There are two sections of code that make it very simple to develop our Angular2 app alongside an Angel backend.

Firstly, we attach a PubServeLayer plug-in to our server. It comes from package:angel_proxy, and acts as a reverse proxy over another server, namely pub serve. 404's and failures to connect are caught, and allow you to still run other handlers, such as a static server or a push state fallback. Most importantly, a PubServeLayer automatically disables itself in production, so it is a friendly addition to a dev environment.

Next, we attach a VirtualDirectory, from package:angel_static. As you can imagine, it serves static files out of a directory. If we do not define one, then it chooses either web/ or build/web/, depending on whether we are in production. This means that we can always serve the right version of our frontend app. If you use a CachingVirtualDirectory, you can speed up your app's performance, because in addition to serving static files, it also sends Cache-Control headers, and supports ETags and If-Modified-Since.

Finally, we resolve an indexFile from the static server's resolved source directory. We add a final fallback route that serves the index.html file. As you can imagine, this is how we support push state routing within Angel.

Building an SPA

Now, we're 100% ready to serve an Angular2 frontend. So let's build it!

Services

Angel ships with package:angel_client, which allows you to query Angel backends using virtually the same API as on the server-side. It also supports authentication and WebSockets. Write a BackendService to use a Rest client within your app:

import 'dart:html';  
import 'package:angel_client/browser.dart';  
import 'package:angular2/angular2.dart';

@Injectable()
class BackendService {  
  final Map<String, Service> _services = {};
  final Angel app = new Rest(window.location.origin);

  Service service(String path) =>
      _services.putIfAbsent(path, () => app.service(path));
}

Writing an AuthService is equally straightforward. Because we can resume sessions out of localStorage, add an onLogin stream so that we can automatically load content (i.e. notes) when the user is logged in:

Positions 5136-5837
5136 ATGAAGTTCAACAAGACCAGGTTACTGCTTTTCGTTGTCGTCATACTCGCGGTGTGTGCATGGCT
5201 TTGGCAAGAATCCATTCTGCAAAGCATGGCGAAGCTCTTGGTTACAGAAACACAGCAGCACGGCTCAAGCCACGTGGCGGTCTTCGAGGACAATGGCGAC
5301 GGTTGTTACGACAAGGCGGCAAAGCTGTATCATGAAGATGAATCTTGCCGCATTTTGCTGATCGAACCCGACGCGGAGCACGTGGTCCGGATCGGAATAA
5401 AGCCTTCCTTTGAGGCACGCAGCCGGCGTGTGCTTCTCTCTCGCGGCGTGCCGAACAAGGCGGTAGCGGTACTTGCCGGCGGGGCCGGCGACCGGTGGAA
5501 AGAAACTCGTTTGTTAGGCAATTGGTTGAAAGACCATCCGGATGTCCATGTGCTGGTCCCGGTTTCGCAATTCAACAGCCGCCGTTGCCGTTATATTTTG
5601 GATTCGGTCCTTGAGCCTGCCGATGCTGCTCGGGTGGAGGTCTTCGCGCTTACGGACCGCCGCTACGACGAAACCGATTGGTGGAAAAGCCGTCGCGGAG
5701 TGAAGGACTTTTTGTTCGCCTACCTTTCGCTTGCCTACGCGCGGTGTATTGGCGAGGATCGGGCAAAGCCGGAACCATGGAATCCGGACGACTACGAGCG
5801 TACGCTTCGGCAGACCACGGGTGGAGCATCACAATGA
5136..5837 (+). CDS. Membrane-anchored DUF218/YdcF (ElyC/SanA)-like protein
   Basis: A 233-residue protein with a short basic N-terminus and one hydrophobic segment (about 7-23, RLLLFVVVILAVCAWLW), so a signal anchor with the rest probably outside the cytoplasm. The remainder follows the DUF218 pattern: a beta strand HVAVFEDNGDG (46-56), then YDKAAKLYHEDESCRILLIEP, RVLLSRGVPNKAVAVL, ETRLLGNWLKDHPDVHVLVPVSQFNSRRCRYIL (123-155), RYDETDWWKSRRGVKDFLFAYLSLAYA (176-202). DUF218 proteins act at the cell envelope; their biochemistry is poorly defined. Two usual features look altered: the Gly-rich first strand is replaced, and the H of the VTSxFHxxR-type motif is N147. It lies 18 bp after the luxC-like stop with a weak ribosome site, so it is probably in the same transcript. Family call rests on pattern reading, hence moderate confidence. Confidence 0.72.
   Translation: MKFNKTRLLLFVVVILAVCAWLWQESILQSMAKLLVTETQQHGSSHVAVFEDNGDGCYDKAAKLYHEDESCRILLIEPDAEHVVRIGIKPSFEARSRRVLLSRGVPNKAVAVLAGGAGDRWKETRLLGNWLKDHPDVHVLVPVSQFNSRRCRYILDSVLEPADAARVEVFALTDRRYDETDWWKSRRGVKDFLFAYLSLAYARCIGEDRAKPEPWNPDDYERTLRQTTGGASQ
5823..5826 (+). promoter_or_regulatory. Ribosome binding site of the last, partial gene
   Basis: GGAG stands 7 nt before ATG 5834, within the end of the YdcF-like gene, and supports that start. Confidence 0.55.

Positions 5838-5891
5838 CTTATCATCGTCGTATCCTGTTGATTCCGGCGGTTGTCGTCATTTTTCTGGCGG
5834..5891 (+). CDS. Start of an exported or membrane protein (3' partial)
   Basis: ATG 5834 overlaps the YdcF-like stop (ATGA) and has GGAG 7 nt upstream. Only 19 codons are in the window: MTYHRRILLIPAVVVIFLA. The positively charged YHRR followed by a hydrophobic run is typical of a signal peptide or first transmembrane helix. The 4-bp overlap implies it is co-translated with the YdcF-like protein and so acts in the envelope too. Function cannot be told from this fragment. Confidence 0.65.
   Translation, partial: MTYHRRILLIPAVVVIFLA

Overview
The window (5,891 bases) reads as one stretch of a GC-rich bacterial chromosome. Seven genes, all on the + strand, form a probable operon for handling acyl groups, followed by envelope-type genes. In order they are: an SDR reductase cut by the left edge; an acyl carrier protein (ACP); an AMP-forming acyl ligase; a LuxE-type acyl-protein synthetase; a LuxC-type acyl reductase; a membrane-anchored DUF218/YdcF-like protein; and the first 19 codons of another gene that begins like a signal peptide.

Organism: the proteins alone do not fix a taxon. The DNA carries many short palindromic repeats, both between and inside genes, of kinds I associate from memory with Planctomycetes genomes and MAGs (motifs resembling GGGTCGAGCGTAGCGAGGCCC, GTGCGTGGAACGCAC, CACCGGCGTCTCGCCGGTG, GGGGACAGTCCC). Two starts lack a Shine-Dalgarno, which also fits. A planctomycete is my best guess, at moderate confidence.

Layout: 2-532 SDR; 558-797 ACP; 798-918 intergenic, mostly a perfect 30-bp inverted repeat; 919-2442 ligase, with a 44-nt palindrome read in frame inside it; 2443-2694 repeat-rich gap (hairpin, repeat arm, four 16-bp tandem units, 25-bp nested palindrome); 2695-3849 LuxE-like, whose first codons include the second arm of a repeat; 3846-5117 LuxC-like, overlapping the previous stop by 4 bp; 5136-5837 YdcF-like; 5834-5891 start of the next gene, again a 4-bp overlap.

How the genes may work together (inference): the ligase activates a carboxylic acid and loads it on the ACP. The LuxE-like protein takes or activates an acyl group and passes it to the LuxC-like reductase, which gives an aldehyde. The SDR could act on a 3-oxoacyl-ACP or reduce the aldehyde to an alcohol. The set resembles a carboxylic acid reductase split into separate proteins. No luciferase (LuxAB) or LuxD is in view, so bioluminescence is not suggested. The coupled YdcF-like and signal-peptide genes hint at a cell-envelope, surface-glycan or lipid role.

@Injectable()
class AuthService {  
  final BackendService _backend;
  final ErrorService _error;
  final Router _router;
  final StreamController<User> _onLogin =
      new StreamController<User>.broadcast();
  User _user;

  AuthService(this._backend, this._error, this._router) {
    // Resume a session, maybe...
    _backend.app.authenticate().then(handleAuth).catchError((_) {
      // Fail silently if we can't auto-login...
    });
  }

  Stream<User> get onLogin => _onLogin.stream;
  User get user => _user;

  Future handleAuth(AngelAuthResult auth) async {
    _onLogin.add(_user = User.parse(auth.data));
  }

  Future login(String username, String password) {
    return _backend.app.authenticate(
        type: 'local',
        credentials: {'username': username, 'password': password}).then((auth) {
      return handleAuth(auth).then((_) {
        _router.navigate(['/NoteList']);
      });
    }).catchError(_error.handleError);
  }

The full source code can be found here.

We can inject our backend into a NoteService that queries our /api/notes REST API with proper authentication:

@Injectable()
class NoteService {  
  final BackendService _backend;
  final ErrorService _error;
  final AuthService _auth;
  final Router _router;
  Service _service;
  bool _loaded = false;
  final List<Note> notes = [];

  NoteService(this._backend, this._error, this._router, this._auth) {
    _service = _backend.service('api/notes');

    // Auto-load notes on login, i.e. resume session
    _auth.onLogin.listen((_) {
      if (_loaded == false)
        fetchNotes();

    });
  }

  void fetchNotes() {
    _service.index().then((List<Map> notes) {
      this.notes
        ..clear()
        ..addAll(notes.map(Note.parse));
      _loaded = true;
    }).catchError(_error.handleError);
  }

This source code has been truncated as well. Find it here.

Use in Components

Now that we've written our service classes, we can easily inject them into components and access our API through a familiar, type-safe interface:

@Component(
    selector: 'note-list',
    templateUrl: 'note_list.html',
    directives: const [ROUTER_DIRECTIVES])
class NoteListComponent implements OnActivate, OnInit {  
  final AuthService auth;
  final NoteService _noteService;

  NoteListComponent(this.auth, this._noteService);

  List<Note> get notes => _noteService.notes;

  @override
  routerOnActivate(ComponentInstruction nextInstruction,
      ComponentInstruction prevInstruction) {
    if (auth.user != null)
      _noteService.fetchNotes();
  }

Conclusion

Angel was born out of a need for a server-side Dart framework suitable for full-stack development, so it provides functionality out-of-the-box that lets you simultaneously build client-side and server-side applications. When combined with Angular2, Angel can be used to build end-to-end Dart apps in record time.

Try out the framework (maybe star the GitHub repo?)!

Feedback+issues are welcome. :)